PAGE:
“Health is a human right, not a privilege to be purchased”

Shirley Chisholm Campaign Poster. Credit: Library of Congress. Design partly credited to Robert Gottlieb, 1972.

CATALYST FOR CHANGE SHIRLEY CHISHOLM FOR PRESIDENT. From the archives of the Busy Beaver Button Museum, 1972.

Shirley Chisholm for President "...to represent all Americans" 1972.

“The U.S. spends about twice what other high-income nations do on health care but has the lowest life expectancy and the highest infant mortality rates [amongst those
high-income nations].”

Reuters Health

In hopes of helping slow the spread of COVID-19, the Non-Breaking Space gallery at the front of our studio has been closed temporarily. Our boarded-up windows now display a quote from Shirley Chisholm, a woman who spent her life fighting for justice and change. This crisis is exposing the flaws, inequities, and corruption inherent in our economic, political, and healthcare systems. No matter who you are, you have a right to health care.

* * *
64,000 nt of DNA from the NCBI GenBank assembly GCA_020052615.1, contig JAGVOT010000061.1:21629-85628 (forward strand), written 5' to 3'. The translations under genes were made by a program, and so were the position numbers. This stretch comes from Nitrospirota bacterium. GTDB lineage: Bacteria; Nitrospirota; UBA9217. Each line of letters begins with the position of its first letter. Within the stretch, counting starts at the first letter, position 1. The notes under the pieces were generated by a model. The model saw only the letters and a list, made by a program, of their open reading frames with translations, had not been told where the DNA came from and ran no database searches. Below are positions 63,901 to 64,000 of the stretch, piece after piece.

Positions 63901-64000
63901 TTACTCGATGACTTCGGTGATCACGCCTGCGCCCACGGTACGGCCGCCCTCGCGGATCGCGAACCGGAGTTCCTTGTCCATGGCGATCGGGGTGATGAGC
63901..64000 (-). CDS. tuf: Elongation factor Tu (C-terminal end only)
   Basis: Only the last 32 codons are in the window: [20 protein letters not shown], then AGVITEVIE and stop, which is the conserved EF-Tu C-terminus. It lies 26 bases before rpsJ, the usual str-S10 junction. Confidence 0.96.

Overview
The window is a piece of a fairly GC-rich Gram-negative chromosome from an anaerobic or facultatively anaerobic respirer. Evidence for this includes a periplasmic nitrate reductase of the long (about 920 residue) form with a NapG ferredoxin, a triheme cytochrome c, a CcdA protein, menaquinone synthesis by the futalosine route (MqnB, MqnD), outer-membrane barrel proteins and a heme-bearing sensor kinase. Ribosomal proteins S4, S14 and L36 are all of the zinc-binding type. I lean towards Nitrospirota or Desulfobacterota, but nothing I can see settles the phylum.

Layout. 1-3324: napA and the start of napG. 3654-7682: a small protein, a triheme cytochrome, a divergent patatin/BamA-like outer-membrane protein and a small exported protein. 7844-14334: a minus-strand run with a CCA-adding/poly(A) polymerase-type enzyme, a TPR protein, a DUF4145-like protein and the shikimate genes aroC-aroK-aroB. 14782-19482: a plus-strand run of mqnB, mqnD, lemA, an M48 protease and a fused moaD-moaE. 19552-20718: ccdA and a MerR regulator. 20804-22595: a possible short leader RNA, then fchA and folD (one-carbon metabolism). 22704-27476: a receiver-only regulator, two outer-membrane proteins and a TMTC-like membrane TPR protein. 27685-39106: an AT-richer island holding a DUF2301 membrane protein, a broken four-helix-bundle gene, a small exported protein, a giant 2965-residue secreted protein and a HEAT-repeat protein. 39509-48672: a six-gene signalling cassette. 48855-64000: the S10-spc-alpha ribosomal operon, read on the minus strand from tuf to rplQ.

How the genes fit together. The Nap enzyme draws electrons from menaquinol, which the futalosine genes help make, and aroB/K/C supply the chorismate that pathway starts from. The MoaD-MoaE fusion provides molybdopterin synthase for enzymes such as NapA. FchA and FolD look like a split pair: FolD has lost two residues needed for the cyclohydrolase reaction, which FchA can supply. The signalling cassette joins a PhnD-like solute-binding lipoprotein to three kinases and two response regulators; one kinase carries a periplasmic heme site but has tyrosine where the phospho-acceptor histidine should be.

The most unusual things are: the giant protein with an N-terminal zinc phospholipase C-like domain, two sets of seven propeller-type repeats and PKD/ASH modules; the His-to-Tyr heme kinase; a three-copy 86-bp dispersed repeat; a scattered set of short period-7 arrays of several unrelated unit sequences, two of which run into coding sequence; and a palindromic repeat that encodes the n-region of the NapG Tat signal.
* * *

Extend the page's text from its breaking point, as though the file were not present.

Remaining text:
“If they don’t give you a seat at the table bring a folding chair.”
– Shirley Chisholm

In 1964, at the age of 40, Shirley Chisholm became the second African American in the New York State Legislature. During this time she introduced more than 50 pieces of legislation and fought for racial and gender equality, the rights of low-income communities, and bringing an end to the Vietnam War. In 1968 Shirley Chisholm ran and became the first African American woman elected to Congress.

In 1972 she became the very first African American woman to seek the nomination for president of the United States from a major party. Her slogan was, “Unbought and Unbossed.”

In her speech announcing her run for president she declared, “I am not the candidate of black America, although I am black and proud. I am not the candidate of the women’s movement of this country, although I am a woman and I’m equally proud of that. I am not the candidate of any political policies or fatcats or special interests. I stand here now, without endorsements from many big name politicians or celebrities or any other kind of prop, I do not intend to offer you the tired clichés that have too long been an accepted part of our political life. I am the candidate of the people of America.” In that same speech, she called for an end to the “abuse of our environment,” she railed against big money in politics, racial, and class discrimination, and she called for a government that would ensure “everyone medical care and employment and decent housing.” (Video of speech/Transcript of speech)